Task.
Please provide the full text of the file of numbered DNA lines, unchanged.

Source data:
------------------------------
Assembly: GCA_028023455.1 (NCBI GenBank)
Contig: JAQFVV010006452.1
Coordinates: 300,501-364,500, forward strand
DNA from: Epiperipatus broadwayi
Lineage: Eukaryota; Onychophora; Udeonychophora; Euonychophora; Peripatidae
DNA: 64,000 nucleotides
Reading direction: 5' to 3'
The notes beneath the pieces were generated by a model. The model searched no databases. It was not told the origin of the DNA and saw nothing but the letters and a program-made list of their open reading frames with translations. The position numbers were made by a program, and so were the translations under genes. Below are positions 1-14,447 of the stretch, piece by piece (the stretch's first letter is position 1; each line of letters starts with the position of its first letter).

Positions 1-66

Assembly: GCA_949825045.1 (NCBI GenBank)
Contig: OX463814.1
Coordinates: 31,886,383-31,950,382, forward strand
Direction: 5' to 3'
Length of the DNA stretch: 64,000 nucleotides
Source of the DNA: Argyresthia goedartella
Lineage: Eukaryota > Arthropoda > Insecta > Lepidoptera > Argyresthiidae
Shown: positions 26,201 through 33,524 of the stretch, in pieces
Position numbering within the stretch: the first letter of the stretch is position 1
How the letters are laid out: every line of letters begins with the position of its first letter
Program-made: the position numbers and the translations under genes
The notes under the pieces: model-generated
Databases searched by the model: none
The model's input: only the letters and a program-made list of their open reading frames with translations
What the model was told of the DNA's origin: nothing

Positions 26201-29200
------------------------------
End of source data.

Assembly: GCA_028023455.1 (NCBI GenBank)
Contig: JAQFVV010006452.1
Coordinates: 300,501-364,500, forward strand
DNA from: Epiperipatus broadwayi
Lineage: Eukaryota; Onychophora; Udeonychophora; Euonychophora; Peripatidae
DNA: 64,000 nucleotides
Reading direction: 5' to 3'
The notes beneath the pieces were generated by a model. The model searched no databases. It was not told the origin of the DNA and saw nothing but the letters and a program-made list of their open reading frames with translations. The position numbers were made by a program, and so were the translations under genes. Below are positions 1-14,447 of the stretch, piece by piece (the stretch's first letter is position 1; each line of letters starts with the position of its first letter).

Positions 1-66

Assembly: GCA_949825045.1 (NCBI GenBank)
Contig: OX463814.1
Coordinates: 31,886,383-31,950,382, forward strand
Direction: 5' to 3'
Length of the DNA stretch: 64,000 nucleotides
Source of the DNA: Argyresthia goedartella
Lineage: Eukaryota > Arthropoda > Insecta > Lepidoptera > Argyresthiidae
Shown: positions 26,201 through 33,524 of the stretch, in pieces
Position numbering within the stretch: the first letter of the stretch is position 1
How the letters are laid out: every line of letters begins with the position of its first letter
Program-made: the position numbers and the translations under genes
The notes under the pieces: model-generated
Databases searched by the model: none
The model's input: only the letters and a program-made list of their open reading frames with translations
What the model was told of the DNA's origin: nothing

Positions 26201-29200